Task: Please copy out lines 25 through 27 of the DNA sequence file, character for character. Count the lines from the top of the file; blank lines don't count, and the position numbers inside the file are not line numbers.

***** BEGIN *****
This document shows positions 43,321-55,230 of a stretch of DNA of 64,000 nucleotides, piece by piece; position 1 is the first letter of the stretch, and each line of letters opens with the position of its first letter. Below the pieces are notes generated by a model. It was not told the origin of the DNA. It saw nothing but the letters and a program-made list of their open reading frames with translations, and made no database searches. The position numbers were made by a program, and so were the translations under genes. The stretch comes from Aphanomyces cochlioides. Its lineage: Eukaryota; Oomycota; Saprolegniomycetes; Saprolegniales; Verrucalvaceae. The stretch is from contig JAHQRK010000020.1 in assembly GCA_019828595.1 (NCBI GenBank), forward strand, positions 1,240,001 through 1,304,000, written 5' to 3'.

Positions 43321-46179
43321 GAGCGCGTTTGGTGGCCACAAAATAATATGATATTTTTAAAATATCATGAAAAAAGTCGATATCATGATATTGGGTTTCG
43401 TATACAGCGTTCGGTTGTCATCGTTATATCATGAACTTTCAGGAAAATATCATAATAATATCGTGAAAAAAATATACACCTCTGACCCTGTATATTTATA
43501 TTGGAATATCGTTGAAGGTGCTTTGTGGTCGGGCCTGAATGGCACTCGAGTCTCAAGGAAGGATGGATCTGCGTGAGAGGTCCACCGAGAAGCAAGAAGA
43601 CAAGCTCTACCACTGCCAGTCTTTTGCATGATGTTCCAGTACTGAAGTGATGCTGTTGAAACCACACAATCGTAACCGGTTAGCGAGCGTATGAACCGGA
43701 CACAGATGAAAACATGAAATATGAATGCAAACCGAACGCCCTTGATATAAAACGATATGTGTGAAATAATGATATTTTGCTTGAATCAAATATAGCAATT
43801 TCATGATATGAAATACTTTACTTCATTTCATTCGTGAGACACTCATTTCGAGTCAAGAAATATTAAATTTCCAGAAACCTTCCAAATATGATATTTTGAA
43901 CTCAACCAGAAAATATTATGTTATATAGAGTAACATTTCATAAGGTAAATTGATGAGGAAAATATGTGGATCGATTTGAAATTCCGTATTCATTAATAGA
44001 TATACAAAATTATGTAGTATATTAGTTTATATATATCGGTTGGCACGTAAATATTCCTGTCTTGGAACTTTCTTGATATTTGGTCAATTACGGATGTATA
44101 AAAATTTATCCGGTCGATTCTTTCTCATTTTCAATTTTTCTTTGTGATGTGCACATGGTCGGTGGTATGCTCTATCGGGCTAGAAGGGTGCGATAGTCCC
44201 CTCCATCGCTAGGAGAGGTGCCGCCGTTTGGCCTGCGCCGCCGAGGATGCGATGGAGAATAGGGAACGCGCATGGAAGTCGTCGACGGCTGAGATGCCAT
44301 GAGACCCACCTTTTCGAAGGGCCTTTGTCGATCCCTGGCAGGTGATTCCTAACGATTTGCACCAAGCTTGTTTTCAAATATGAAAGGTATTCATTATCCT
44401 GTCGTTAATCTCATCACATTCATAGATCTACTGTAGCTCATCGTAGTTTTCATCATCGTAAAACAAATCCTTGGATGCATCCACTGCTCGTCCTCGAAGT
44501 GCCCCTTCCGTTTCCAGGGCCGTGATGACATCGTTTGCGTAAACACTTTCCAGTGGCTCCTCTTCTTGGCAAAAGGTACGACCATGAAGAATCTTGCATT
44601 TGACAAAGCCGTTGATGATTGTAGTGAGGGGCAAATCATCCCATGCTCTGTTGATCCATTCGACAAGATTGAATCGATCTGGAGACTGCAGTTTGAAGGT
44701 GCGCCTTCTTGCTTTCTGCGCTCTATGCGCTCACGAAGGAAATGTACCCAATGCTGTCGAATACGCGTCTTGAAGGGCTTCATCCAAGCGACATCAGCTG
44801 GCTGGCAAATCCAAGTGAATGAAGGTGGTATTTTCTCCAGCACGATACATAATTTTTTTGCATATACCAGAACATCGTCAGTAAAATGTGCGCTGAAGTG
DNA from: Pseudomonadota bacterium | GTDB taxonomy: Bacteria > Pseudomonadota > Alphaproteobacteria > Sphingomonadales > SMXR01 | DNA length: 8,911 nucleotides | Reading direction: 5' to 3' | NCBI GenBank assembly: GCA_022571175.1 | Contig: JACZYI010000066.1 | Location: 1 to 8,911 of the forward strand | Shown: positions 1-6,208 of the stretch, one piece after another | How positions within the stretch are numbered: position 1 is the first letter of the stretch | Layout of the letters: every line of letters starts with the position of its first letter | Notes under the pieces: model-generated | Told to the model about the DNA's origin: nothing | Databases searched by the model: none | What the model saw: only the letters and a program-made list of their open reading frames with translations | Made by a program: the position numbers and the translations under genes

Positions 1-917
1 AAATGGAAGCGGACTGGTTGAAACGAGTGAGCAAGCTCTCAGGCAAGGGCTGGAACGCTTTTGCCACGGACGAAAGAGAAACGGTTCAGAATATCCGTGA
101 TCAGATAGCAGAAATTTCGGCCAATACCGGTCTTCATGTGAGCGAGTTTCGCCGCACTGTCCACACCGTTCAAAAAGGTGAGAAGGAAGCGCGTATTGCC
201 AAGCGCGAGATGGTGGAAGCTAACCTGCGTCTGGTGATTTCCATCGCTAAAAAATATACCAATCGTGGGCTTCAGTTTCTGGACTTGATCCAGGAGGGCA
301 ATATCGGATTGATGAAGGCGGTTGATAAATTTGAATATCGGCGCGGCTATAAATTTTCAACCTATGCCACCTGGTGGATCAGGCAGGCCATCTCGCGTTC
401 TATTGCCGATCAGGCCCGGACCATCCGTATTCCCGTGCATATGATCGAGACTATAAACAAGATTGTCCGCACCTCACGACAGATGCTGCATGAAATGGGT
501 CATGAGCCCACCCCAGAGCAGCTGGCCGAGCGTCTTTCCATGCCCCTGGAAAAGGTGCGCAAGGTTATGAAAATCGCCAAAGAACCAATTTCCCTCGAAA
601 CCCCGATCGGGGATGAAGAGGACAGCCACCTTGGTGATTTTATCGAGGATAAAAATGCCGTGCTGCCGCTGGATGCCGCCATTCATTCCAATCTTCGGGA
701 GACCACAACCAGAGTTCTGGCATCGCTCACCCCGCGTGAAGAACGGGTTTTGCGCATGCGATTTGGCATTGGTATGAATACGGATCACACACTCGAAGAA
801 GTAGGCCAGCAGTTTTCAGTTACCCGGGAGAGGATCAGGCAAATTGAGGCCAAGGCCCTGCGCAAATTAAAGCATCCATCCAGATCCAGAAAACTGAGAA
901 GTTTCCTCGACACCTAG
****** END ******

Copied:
401 TATTGCCGATCAGGCCCGGACCATCCGTATTCCCGTGCATATGATCGAGACTATAAACAAGATTGTCCGCACCTCACGACAGATGCTGCATGAAATGGGT
501 CATGAGCCCACCCCAGAGCAGCTGGCCGAGCGTCTTTCCATGCCCCTGGAAAAGGTGCGCAAGGTTATGAAAATCGCCAAAGAACCAATTTCCCTCGAAA
601 CCCCGATCGGGGATGAAGAGGACAGCCACCTTGGTGATTTTATCGAGGATAAAAATGCCGTGCTGCCGCTGGATGCCGCCATTCATTCCAATCTTCGGGA